Port Eliot Festival
Taking place each summer in the woodland gardens and park of an ancient stately home and mediaeval monastery in south east Cornwall, Port Eliot Festival remains a rare original, an event which “runs the gamut from endearingly pseudish to singularly brilliant”².
The eccentric nature of the festival is a reflection of the singular history and character of Port Eliot itself. Inhabited since the Bronze Age, it has housed Augustinian monks, survived confiscation by Charles I’s Court of the Star Chamber and been declared the most beautiful place in England by Napoleon. Its central room boasts a 360° masterpiece mural by Robert Lenkiewicz alongside great works by Reynolds and Van Dyck. The festival finds its way into the House itself, with exhibitions in the basement, tours of the historic rooms and conversations in the Round Room.
How can you take part?
The four day Port Eliot Festival is a magical combination of books, food, music, art, comedy, fashion, films, flowers, wildlife and water, which defies categorisation. Held in the spectacular grounds of the ancient Port Eliot estate in southeast Cornwall (the oldest continually inhabited dwelling in the UK), the festival provides inspiration and surprises for all ages at every turn. Over the years new areas have been added, broadening the appeal to younger audiences and others who might never have considered coming to a literary festival before – including the immensely popular Cabaret Tent (where you’ll dance late into the night) the Caught by the River stage and The Hullabaloo.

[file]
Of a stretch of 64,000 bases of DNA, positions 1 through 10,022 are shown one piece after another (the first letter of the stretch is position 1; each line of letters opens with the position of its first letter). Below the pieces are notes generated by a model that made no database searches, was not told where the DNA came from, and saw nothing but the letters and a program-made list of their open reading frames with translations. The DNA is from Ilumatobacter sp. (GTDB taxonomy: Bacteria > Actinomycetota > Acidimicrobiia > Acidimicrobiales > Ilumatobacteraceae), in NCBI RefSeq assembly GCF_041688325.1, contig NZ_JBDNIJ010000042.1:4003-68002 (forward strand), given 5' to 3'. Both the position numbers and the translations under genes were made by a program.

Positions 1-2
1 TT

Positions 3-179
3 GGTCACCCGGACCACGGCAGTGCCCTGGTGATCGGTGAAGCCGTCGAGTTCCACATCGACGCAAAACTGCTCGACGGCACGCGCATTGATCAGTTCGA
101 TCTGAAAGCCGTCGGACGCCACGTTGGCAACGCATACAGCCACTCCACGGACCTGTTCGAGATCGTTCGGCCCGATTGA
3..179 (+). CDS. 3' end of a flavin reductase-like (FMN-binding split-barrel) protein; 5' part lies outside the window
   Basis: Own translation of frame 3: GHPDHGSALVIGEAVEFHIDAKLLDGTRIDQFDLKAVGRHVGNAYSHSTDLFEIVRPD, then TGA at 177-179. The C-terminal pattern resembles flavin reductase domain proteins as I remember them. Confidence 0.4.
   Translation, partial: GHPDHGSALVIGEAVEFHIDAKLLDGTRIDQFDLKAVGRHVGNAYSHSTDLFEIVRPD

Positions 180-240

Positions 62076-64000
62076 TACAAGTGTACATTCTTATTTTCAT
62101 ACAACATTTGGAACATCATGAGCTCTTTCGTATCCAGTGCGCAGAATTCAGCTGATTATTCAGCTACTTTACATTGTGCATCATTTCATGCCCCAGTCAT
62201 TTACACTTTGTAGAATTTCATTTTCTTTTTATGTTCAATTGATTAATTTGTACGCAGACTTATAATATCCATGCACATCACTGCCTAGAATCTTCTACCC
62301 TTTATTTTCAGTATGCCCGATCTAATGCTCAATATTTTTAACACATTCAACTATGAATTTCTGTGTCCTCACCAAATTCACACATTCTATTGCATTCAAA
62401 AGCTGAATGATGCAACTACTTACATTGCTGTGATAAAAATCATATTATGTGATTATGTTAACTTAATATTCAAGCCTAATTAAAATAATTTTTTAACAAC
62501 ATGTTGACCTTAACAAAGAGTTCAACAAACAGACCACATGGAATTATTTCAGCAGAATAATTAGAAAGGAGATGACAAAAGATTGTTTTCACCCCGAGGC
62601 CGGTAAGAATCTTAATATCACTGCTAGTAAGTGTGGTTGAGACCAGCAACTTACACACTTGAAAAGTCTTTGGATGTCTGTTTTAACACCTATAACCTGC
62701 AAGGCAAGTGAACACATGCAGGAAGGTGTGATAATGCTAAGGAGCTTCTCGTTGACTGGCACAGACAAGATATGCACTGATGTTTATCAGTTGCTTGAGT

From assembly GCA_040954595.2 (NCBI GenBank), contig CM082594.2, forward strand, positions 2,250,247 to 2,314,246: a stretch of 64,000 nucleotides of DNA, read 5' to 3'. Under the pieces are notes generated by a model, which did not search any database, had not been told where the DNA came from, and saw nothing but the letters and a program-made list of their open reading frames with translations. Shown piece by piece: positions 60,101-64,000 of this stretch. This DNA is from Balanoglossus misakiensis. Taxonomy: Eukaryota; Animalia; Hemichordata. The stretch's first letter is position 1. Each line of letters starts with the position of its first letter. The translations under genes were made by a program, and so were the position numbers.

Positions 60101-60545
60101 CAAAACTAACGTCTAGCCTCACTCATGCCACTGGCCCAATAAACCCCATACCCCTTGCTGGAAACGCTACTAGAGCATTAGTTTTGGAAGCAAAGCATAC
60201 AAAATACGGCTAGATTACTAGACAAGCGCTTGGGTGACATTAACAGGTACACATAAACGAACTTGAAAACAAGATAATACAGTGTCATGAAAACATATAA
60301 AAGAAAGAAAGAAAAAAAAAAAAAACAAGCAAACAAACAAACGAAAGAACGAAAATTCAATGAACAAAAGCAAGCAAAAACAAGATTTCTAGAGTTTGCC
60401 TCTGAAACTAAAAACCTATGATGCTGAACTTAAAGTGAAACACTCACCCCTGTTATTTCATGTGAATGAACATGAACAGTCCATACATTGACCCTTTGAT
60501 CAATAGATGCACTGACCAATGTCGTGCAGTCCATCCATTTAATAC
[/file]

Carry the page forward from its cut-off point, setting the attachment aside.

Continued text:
For full details see website
Did you know?
The first year, 2003, the festival had 17 paying punters and three times as many performers, artists and crew. Word quickly spread among young writers that at last here was a festival at which they could do what they wanted. The following year, 1,000 people attended. The rest is, as they say, history.
Camping at Port Eliot is memorable (in a good way), whether packing your own tent or sliding into a shimmering silver airstream caravan. The parkland takes in rolling pastures, ancient woodland, stunning estuary and river views, shady rhododendron groves, hidden mazes and walled gardens and it’s a treat to camp there for a few days. But for those unsure about a few days under canvas, there are plenty of options, including traditional tipis and yurts for couples, families or groups of friends, luxury yurtels or beautiful gypsy bowtop caravans.